Operations with Algebraic Fractions.
The l.c.m. of the denominators is the product of both:
Divide it by each denominator. Multiply their quotient by their corresponding numerator. This is an example of the first fraction:
We have as quotient. We multiply it by the first numerator, which is also . We follow the same process with the second fraction:
The first numerator is the square of the difference of two numbers and the LCD is equal to a difference of squares:
We develop the squares of the difference and the sum of the squares of two numbers.
After the negative sign joining the fractions, we write a parenthesis. When we remove them, we change the sign of each term. Then, we reduce any similar terms:
The first denominator is the result of multiplying the sum of two numbers by their difference; . Then, the l.c.m. of the denominators will be .
We divide by the second denominator :
Be careful when you remove a parenthesis with a negative sign in front. We simplify any similar terms:
Since a negative sign in front of a fraction only affects the numerator, we could write this result:
Answer: or :
The third denominator: is not a product of the other two denominators. The second denominator won't work; it would have to be . The first denominator works because we can write it as.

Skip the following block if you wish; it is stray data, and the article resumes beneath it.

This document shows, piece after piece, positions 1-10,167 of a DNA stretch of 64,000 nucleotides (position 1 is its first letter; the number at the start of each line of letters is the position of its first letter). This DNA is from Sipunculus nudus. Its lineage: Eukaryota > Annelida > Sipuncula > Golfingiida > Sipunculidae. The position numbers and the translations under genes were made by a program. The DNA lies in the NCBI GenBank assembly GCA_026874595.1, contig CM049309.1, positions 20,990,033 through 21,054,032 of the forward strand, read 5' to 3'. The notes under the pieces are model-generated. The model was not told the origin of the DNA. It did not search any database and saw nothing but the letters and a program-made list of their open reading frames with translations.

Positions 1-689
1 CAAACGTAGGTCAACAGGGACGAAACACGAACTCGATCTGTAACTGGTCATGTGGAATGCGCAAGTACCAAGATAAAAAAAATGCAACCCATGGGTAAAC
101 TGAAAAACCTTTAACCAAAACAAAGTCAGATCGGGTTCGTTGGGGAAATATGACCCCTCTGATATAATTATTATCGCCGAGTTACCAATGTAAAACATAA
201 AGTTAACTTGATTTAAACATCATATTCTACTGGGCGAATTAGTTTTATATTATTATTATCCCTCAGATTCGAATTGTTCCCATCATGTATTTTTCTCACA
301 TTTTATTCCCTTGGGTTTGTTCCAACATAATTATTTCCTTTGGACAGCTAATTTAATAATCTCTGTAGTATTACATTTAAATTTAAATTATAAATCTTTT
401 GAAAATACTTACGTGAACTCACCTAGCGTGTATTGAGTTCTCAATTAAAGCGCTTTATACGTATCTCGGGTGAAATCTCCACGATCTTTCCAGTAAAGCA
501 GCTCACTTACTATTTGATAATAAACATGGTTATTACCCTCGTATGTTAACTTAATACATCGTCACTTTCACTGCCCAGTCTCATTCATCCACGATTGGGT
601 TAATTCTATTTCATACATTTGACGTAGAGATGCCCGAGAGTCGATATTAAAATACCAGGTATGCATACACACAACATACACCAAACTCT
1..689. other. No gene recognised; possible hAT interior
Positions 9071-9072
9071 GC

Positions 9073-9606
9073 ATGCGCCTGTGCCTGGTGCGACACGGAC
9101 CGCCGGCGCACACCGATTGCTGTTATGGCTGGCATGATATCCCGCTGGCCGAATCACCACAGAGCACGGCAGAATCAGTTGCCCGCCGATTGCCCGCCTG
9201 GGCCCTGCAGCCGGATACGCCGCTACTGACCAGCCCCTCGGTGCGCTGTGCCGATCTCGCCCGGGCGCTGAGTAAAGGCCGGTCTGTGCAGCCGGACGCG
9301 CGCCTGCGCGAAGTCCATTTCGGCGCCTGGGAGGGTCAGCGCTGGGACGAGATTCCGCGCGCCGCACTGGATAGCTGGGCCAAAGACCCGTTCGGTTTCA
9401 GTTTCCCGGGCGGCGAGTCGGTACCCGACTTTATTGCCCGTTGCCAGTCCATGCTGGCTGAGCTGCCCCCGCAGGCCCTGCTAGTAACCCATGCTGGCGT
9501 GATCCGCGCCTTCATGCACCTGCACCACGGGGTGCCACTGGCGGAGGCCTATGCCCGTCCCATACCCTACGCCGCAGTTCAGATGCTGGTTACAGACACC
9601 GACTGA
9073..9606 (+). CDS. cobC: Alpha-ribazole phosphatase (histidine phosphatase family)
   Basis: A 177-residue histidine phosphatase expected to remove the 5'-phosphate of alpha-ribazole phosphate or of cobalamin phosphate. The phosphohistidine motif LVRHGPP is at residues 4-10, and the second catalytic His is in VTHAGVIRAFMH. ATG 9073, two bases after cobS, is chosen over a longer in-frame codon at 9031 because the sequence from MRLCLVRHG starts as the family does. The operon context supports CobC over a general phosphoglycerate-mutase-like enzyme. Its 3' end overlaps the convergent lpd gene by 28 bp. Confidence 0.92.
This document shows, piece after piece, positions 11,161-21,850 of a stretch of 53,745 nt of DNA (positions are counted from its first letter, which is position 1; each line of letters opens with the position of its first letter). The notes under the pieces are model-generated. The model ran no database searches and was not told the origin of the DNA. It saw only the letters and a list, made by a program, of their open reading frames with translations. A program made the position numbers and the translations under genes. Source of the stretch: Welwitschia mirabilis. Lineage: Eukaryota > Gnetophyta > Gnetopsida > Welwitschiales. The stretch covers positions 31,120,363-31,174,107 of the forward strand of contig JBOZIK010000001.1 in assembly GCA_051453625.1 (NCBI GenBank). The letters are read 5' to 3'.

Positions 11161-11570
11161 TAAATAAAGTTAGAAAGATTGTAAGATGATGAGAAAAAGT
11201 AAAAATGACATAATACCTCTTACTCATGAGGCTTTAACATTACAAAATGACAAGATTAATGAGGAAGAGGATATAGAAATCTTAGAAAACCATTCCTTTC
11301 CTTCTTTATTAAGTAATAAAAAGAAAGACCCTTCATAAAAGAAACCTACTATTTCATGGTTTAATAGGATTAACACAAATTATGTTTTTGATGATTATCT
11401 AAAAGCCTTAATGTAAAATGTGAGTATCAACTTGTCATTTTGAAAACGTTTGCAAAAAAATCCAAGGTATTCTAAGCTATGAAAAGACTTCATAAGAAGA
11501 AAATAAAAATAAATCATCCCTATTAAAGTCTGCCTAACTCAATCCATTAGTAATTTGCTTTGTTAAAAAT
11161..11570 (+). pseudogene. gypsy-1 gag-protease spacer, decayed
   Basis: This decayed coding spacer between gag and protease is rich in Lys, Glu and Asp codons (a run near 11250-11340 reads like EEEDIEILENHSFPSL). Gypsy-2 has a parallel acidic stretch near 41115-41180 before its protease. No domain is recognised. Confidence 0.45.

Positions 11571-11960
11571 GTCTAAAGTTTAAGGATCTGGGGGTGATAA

We have already mentioned that a negative sign in front of a fraction only affects the numerator and this is important in what you are about to see. If we change the sign to both terms in a fraction (numerator and denominator), the result is the same:
Pay attention to the next example:
If we change the signs to the numerator and denominator, the result will be the same:
Notice now the same example with the negative sign in front of the fraction:
As you can see, the result of all cases is the same.
If we have, it would be the same as writing: because the negative sign in front of a fraction only affects the numerator.
Imagine that instead of we want the denominator to be: As you can see, we changed the signs of each term in the denominator. If we change the signs of the terms in the denominator, we also have to change the signs in the numerator:
Since the sign in front of a fraction only affects the numerator, we can write:
With this in mind, we can solve the exercise:
We can also solve it by changing the signs of the numerator and denominator in the second fraction: , which is the same as .
At first look, the results are: .
They seem different but in fact they are the same:
Imagine that x = 2. Substitute x with 2 in the first answer:
Substitute x with 2 in the second answer:
We have the same result in both cases.
If we change the signs of each term in the fraction:
the result doesn't vary.
If the denominator of the third fraction were , it would be the l.c.m. of the denominators. This demands a change in the signs of each term in the numerator and denominator in the exercise:
Answer: Any of the three answers is valid:
We need to analyse each fraction before calculating. In the denominator of the first fraction, we can take 10 as a common factor. In the denominator of the third fraction, we can take 4 as a common factor. In both cases, we can simplify with a factor of its respective numerator:
From this, we see that the l.c.m. of the denominators is .